Free resource for learning how to use off-camera flash and studio lighting.
Photographer: Chuck Vosburgh. Model: Maria DjMarki Boutzoukas
We planned to photograph this one outside in an alley with a cool motorcycle, but there was a problem. It was raining. Things like this happen al the time and when they do you have to be flexible. When faced with a situation that just won't work as planned, it's hard to let go of the original idea and struggle to somehow make it work anyway. I've found that the best thing to do once you realize your idea won't work is to start looking for an alternate. The alternate in this case was a dirty, cramped, dark shop. Perfect. We moved some of the equipment around to make an interesting background. We photographed our subject standing, but it just wasn't intimate, so we found a bucket for her to sit on. That worked.
The lighting on this was simple; a beauty-dish for a main light, a snoot for an accent light and a reflector to fill in the shadows. The biggest challenge on this was to find a good place behind the subject to place the accent light without being in the frame. The accent light (also known as hair light and rim light) is important because it helps separate the subject from the background and it helps make the subject more three dimensional. Putting the light behind an to the left created a little bit of hair light, some rim lighting around the edge of her jacket and a nice accent on the left side of her face. Use an accent light if you can and your images will be much better for it. The accent light should be between 1-2 stops less than your main light and make sure you position it so it won't cause a lens flare.
Photographer: Chuck Vosburgh, Model: Erin Faultin, Stylist: Pat McGlinchey, Car: Paul and Julie Swink.
Who doesn't love pinups and hot rods? This was a lot of fun, and it was done quickly without a lot of equipment.
The street where this was shot was pretty dark, so there was no practical way of including any ambient light, so we used two lights and a reflector to supply all of the light for the shot. The main light uses a 60" umbrella on the left. I chose a large umbrella because it provides nice soft light for our model, and spills a lot of light onto the car as well. A large white reflector on the right help to lighten up the shadows and also casts some light on the door of the car. There was a danger of having our subject's hair blend in with the dark interior of the car, so a hair light was added, which also serves as a kicker to cast some light on the right side of the subject. This does two things; it provides a nice hair and rim light to separate the subject from the background, and the light it casts on the right side of her face helps make her look more dimensional. Being able to shine the hair/kicker light through the back window of the car worked out very well.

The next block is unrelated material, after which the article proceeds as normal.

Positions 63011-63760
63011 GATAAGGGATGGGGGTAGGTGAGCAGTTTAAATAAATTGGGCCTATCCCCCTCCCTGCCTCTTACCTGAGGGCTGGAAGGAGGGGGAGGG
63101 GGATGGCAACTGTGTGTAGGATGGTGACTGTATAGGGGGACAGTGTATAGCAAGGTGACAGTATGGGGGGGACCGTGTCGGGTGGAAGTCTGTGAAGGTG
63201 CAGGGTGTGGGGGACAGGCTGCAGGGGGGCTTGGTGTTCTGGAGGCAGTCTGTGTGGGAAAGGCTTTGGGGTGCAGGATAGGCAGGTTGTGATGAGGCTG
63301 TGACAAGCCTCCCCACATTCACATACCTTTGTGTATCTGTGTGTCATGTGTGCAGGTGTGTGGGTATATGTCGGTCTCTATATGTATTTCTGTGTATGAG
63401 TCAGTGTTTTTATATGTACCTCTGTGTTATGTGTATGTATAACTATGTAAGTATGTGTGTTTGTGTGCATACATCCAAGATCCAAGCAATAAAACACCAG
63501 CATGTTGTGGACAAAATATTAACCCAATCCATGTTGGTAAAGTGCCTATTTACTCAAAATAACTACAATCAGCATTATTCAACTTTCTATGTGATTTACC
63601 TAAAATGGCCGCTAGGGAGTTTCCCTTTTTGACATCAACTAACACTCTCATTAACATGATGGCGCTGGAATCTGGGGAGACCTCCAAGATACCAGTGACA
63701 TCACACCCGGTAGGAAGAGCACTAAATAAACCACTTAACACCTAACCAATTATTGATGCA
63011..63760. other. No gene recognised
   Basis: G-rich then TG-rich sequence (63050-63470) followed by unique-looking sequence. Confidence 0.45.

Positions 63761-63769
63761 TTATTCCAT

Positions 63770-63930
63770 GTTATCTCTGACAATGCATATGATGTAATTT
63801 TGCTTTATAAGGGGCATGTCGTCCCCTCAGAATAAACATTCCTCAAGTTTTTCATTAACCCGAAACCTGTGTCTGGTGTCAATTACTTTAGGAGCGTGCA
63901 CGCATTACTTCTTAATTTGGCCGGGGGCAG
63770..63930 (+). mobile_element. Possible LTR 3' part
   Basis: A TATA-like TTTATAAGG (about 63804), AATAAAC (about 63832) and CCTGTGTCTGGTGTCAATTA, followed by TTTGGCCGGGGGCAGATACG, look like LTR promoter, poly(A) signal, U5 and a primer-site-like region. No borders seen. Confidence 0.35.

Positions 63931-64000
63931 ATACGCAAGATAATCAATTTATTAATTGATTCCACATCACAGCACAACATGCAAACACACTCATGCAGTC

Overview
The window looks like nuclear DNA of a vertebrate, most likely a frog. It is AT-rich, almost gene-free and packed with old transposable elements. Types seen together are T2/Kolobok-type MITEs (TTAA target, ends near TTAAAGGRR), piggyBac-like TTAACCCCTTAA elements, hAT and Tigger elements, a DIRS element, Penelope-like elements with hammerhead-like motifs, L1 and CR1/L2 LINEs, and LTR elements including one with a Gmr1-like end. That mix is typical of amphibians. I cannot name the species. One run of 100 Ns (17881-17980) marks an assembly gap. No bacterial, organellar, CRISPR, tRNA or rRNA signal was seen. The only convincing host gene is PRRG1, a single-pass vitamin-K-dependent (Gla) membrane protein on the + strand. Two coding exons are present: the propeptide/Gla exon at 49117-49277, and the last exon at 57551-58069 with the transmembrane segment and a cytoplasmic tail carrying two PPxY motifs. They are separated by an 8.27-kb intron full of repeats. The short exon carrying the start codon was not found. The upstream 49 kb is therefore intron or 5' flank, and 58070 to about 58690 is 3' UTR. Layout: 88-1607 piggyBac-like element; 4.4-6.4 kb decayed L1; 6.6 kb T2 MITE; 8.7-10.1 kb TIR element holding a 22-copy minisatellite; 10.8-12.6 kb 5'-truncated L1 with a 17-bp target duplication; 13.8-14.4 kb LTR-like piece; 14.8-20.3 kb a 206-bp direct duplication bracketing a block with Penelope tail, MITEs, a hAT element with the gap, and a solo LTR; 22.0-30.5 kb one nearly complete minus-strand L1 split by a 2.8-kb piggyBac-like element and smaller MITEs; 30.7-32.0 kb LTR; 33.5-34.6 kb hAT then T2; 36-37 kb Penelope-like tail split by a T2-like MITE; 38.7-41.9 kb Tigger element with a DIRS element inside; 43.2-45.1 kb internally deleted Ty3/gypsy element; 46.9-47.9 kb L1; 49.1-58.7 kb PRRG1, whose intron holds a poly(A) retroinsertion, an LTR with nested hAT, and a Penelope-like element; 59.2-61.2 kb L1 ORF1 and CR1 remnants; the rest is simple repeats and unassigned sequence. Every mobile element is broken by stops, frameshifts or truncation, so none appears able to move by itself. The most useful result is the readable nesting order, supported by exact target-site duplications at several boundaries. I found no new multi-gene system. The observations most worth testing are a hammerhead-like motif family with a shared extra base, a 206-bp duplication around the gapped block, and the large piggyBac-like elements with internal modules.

The only thing that was challenging was to control the shadow side of the subject from getting too dark. A large reflector worked just fine for this even though the door was in the way. The reflector kept us from having to add a third light.
Main light: Bowens 500ws with a 60" Umbrella. Fill: 42" White Reflector. Hair/Kicker Light: Bowens 200ws with a 6" Reflector.
Putting together a light kit involves a lot of pieces and it's difficult to know if you got all the right parts, so here's a list of what you'll need to get your flash off your camera. You'll need a light stand, a flash holder to attach your flash to the stand and allow you to add an umbrella and to tilt the flash, a way to trigger your flash and a sand bag to keep the whole thing from falling over from wind or bumps.
Total Cost $174.10
Light Stand $59.90
Flash Triggers (need 2) $149.00 ea.
Total Cost $437.05
What do you recommend? Tell us in the comments below.
Augmenting ambient light with a fill flash is the easiest way to get a beautiful image without a lot of equipment. In this example, a pair of glass doors provided the main light, but the shadows on the subject were too dark and hard. To soften the shadows, we used a fill flash. The fill flash was just a simple Canon 550EX flash set to manual mode, shooting through a small Photoflex Octobox. You may be wondering why we didn't just use a reflector? The reflector just didn't give enough light in the shadows for the look we were after, and the flash has more range and is a bit easier to control.
We positioned the subject for a nice loop-light pattern on her face and set the flash to control the shadows. If you have a light meter, set the flash power to about 1-1/2 stops less than the main light. If not, start at 1/4 power and adjust up or down from there. Remember to put your flash on manual mode so you'll have complete control of it. In this case, we just adjusted the flash power until it looked the way we wanted it to.